- An early symptom could be a dry mouth and tongue.
- If they cry but no tears are visible.
- Small babies stop wetting their nappy.
- The loss of moisture shows on the body and face of a baby or child. They have sunken eyes, cheeks and stomach.
- A child may appear to be unusually irritable, angry or tired and listless.
- A little test that parents can do on small children is to gently pinch the skin. When gently pinched, normal skin is moist and elastic, and when released it will flatten out and return to normal, showing no sign where it was pinched. Dehydrated skin will stay pinched and wrinkled like a bed sheet, plastic or paper, and it will be obvious that the skin is not as normal.
The dangers of being dazzled by the sun shouldn’t be overlooked. At home it we get sunshine for three days in a row it gets national news coverage!
Abroad the bright sun could dazzle you and cause an accident. When driving on unfamiliar roads or walking on cliff-top paths, climbing up and down steps in unfamiliar towns or negotiating boarding ramps onto ferries and docks you could have an accident. Expect bright sunshine and be prepared for it.
You may have selected a holiday destination at the other end of the climatic range where cold becomes a threat. In those conditions loss of body heat can lead to hypothermia.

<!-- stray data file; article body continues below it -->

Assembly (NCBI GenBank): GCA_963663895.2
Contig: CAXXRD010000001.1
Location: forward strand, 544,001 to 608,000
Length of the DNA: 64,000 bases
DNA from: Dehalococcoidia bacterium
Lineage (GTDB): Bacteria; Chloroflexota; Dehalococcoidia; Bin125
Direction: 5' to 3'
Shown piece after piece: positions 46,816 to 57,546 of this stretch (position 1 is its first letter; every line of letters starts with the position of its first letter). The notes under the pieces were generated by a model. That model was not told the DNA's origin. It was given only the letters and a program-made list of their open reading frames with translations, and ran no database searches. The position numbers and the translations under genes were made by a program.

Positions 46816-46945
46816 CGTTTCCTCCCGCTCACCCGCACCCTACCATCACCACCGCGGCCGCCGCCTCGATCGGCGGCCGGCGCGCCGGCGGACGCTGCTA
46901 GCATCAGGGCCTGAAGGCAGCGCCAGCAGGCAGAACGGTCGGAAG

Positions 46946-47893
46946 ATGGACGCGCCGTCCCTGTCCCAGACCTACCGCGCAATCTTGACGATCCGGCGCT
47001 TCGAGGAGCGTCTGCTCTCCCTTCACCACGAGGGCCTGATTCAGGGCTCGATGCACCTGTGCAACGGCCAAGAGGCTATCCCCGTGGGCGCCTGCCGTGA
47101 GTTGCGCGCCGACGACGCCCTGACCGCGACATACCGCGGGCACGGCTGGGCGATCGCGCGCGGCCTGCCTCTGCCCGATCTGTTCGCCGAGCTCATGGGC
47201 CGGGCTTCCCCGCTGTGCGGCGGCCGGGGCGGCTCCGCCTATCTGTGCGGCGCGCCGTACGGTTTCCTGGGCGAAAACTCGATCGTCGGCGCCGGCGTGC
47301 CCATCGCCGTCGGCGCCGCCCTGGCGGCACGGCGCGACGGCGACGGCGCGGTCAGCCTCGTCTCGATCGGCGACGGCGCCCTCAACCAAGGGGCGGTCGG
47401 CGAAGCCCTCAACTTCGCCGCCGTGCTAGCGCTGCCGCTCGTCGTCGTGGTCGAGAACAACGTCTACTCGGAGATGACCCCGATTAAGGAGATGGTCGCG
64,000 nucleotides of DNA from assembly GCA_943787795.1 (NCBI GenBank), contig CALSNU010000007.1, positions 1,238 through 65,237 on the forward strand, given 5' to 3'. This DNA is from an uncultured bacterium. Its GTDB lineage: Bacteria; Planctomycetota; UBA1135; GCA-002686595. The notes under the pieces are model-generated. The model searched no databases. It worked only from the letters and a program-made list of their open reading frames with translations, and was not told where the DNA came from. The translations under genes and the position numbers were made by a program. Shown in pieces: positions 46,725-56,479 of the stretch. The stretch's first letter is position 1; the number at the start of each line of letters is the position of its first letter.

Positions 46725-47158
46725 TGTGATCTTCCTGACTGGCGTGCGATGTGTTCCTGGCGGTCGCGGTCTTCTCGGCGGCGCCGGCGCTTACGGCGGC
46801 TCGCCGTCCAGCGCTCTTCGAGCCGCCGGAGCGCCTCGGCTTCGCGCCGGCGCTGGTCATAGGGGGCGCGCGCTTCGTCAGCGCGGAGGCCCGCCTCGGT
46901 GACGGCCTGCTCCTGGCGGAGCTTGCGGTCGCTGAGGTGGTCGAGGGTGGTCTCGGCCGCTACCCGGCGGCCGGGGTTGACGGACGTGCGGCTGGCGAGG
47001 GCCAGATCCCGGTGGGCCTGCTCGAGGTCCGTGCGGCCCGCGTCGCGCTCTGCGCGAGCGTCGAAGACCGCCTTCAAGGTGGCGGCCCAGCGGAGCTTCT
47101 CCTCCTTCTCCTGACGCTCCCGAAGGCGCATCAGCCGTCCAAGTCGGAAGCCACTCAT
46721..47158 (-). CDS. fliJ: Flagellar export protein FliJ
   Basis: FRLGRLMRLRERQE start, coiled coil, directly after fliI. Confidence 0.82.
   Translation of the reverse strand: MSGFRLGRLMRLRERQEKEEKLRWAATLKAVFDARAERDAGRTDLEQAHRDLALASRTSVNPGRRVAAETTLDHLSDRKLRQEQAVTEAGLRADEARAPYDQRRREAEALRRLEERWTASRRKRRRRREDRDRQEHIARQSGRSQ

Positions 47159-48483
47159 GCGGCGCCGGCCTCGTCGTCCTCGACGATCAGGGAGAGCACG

Hypothermia is defined as a state where the core body temperature falls to below 35 degrees Celsius. If the body temperature drops another three degrees to 32 Celsius, the patient is in a state of reduced consciousness. At or below 30 degrees Celsius the heart stops and death occurs.
Be warned. The two-degree difference between 32 and 30 degrees Celsius is DEATH.
The body loses heat in several ways.
- Radiation. That is, the body acts like a radiator, a heat source trying to warm the area around it. Radiation heat loss is greater from exposed skin, the head, and anywhere that might be covered by wet clothes.
- Conduction. That is, through direct contact with something cold. If you touch a cold metal bench your body heat quickly transfers to the metal bench. NOTE: You lose up to 25 times more heat in water or wearing wet clothes than you would if you were dry.